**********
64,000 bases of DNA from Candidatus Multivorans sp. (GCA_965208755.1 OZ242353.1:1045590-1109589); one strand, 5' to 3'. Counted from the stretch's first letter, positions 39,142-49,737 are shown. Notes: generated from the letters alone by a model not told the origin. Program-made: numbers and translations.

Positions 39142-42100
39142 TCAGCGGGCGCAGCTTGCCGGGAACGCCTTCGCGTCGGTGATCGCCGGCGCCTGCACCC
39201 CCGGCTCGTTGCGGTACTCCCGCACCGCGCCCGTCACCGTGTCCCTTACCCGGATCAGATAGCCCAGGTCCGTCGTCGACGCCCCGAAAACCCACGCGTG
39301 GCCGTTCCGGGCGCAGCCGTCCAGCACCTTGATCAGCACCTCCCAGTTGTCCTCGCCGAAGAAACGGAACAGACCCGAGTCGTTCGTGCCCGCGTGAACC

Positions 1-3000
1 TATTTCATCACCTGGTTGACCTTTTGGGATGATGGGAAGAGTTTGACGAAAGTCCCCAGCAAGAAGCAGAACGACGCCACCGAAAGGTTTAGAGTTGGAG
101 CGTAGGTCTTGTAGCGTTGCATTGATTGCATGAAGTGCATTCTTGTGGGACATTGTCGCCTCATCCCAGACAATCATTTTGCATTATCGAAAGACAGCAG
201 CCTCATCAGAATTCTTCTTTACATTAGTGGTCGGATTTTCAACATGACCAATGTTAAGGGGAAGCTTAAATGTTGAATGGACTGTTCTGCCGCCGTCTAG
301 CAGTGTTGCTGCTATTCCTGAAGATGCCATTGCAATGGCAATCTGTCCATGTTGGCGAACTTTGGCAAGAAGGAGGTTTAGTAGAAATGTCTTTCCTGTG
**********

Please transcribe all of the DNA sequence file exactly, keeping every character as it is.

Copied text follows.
64,000 bases of DNA from Candidatus Multivorans sp. (GCA_965208755.1 OZ242353.1:1045590-1109589); one strand, 5' to 3'. Counted from the stretch's first letter, positions 39,142-49,737 are shown. Notes: generated from the letters alone by a model not told the origin. Program-made: numbers and translations.

Positions 39142-42100
39142 TCAGCGGGCGCAGCTTGCCGGGAACGCCTTCGCGTCGGTGATCGCCGGCGCCTGCACCC
39201 CCGGCTCGTTGCGGTACTCCCGCACCGCGCCCGTCACCGTGTCCCTTACCCGGATCAGATAGCCCAGGTCCGTCGTCGACGCCCCGAAAACCCACGCGTG
39301 GCCGTTCCGGGCGCAGCCGTCCAGCACCTTGATCAGCACCTCCCAGTTGTCCTCGCCGAAGAAACGGAACAGACCCGAGTCGTTCGTGCCCGCGTGAACC

Positions 1-3000
1 TATTTCATCACCTGGTTGACCTTTTGGGATGATGGGAAGAGTTTGACGAAAGTCCCCAGCAAGAAGCAGAACGACGCCACCGAAAGGTTTAGAGTTGGAG
101 CGTAGGTCTTGTAGCGTTGCATTGATTGCATGAAGTGCATTCTTGTGGGACATTGTCGCCTCATCCCAGACAATCATTTTGCATTATCGAAAGACAGCAG
201 CCTCATCAGAATTCTTCTTTACATTAGTGGTCGGATTTTCAACATGACCAATGTTAAGGGGAAGCTTAAATGTTGAATGGACTGTTCTGCCGCCGTCTAG
301 CAGTGTTGCTGCTATTCCTGAAGATGCCATTGCAATGGCAATCTGTCCATGTTGGCGAACTTTGGCAAGAAGGAGGTTTAGTAGAAATGTCTTTCCTGTG